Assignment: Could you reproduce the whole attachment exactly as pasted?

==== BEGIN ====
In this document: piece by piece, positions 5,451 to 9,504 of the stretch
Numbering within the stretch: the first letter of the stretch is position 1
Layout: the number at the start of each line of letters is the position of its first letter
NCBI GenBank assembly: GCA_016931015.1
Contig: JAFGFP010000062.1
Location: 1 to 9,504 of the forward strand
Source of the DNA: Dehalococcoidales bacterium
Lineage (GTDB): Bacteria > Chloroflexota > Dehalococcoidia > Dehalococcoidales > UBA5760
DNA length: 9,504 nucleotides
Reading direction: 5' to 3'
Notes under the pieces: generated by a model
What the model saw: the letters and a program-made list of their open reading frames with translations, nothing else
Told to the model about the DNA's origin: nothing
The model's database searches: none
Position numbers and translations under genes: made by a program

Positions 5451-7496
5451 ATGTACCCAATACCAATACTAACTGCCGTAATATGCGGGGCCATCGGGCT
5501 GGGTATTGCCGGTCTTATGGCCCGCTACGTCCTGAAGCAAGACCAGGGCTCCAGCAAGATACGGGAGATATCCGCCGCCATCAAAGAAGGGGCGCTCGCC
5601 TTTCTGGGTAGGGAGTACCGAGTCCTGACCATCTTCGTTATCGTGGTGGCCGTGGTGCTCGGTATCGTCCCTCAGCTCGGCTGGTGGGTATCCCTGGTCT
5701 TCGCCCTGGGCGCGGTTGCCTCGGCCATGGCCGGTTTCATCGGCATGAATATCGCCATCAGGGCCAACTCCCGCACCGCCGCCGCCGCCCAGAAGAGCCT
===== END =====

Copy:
In this document: piece by piece, positions 5,451 to 9,504 of the stretch
Numbering within the stretch: the first letter of the stretch is position 1
Layout: the number at the start of each line of letters is the position of its first letter
NCBI GenBank assembly: GCA_016931015.1
Contig: JAFGFP010000062.1
Location: 1 to 9,504 of the forward strand
Source of the DNA: Dehalococcoidales bacterium
Lineage (GTDB): Bacteria > Chloroflexota > Dehalococcoidia > Dehalococcoidales > UBA5760
DNA length: 9,504 nucleotides
Reading direction: 5' to 3'
Notes under the pieces: generated by a model
What the model saw: the letters and a program-made list of their open reading frames with translations, nothing else
Told to the model about the DNA's origin: nothing
The model's database searches: none
Position numbers and translations under genes: made by a program

Positions 5451-7496
5451 ATGTACCCAATACCAATACTAACTGCCGTAATATGCGGGGCCATCGGGCT
5501 GGGTATTGCCGGTCTTATGGCCCGCTACGTCCTGAAGCAAGACCAGGGCTCCAGCAAGATACGGGAGATATCCGCCGCCATCAAAGAAGGGGCGCTCGCC
5601 TTTCTGGGTAGGGAGTACCGAGTCCTGACCATCTTCGTTATCGTGGTGGCCGTGGTGCTCGGTATCGTCCCTCAGCTCGGCTGGTGGGTATCCCTGGTCT
5701 TCGCCCTGGGCGCGGTTGCCTCGGCCATGGCCGGTTTCATCGGCATGAATATCGCCATCAGGGCCAACTCCCGCACCGCCGCCGCCGCCCAGAAGAGCCT